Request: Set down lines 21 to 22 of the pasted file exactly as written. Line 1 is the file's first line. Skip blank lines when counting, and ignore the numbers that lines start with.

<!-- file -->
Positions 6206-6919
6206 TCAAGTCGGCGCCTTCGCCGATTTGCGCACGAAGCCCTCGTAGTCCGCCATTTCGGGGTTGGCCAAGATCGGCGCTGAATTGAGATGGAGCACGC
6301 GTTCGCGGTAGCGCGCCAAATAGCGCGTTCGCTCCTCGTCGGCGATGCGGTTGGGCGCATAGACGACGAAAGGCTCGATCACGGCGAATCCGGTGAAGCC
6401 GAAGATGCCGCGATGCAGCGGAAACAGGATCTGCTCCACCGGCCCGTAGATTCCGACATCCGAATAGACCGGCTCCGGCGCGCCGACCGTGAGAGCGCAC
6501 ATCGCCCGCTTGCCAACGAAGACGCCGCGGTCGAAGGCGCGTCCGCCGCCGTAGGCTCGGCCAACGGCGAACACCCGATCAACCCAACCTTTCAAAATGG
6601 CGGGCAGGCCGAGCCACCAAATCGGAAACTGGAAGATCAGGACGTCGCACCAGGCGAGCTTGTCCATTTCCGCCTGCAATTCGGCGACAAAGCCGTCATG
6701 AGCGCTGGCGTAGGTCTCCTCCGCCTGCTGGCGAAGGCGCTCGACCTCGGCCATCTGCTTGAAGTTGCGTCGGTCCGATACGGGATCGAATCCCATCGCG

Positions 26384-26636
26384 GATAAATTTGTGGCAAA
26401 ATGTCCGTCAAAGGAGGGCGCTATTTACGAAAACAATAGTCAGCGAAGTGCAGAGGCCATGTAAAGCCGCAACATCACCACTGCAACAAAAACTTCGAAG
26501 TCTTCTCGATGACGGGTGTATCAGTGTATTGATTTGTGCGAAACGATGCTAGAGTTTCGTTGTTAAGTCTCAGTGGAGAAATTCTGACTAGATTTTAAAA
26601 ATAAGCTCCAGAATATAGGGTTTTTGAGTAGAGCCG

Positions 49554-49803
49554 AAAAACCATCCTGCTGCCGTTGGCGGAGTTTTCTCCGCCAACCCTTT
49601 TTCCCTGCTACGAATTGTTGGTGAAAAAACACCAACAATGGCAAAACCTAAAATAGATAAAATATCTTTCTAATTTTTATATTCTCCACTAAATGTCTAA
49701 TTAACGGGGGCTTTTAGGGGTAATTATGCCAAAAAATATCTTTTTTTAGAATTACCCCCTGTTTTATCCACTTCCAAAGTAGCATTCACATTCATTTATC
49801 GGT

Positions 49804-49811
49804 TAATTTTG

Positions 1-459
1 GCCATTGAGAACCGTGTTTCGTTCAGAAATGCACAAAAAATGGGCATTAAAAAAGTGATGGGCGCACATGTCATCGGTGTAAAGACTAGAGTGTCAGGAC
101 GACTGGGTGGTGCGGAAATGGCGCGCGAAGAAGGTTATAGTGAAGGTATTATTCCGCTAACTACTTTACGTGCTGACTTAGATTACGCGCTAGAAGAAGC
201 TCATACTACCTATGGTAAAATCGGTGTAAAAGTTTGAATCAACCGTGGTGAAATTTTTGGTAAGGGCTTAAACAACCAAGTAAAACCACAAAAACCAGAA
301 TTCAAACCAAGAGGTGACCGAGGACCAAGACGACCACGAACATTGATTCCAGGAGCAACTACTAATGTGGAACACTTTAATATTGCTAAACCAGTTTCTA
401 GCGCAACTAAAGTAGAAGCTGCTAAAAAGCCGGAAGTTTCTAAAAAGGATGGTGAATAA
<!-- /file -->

1 GCCATTGAGAACCGTGTTTCGTTCAGAAATGCACAAAAAATGGGCATTAAAAAAGTGATGGGCGCACATGTCATCGGTGTAAAGACTAGAGTGTCAGGAC
101 GACTGGGTGGTGCGGAAATGGCGCGCGAAGAAGGTTATAGTGAAGGTATTATTCCGCTAACTACTTTACGTGCTGACTTAGATTACGCGCTAGAAGAAGC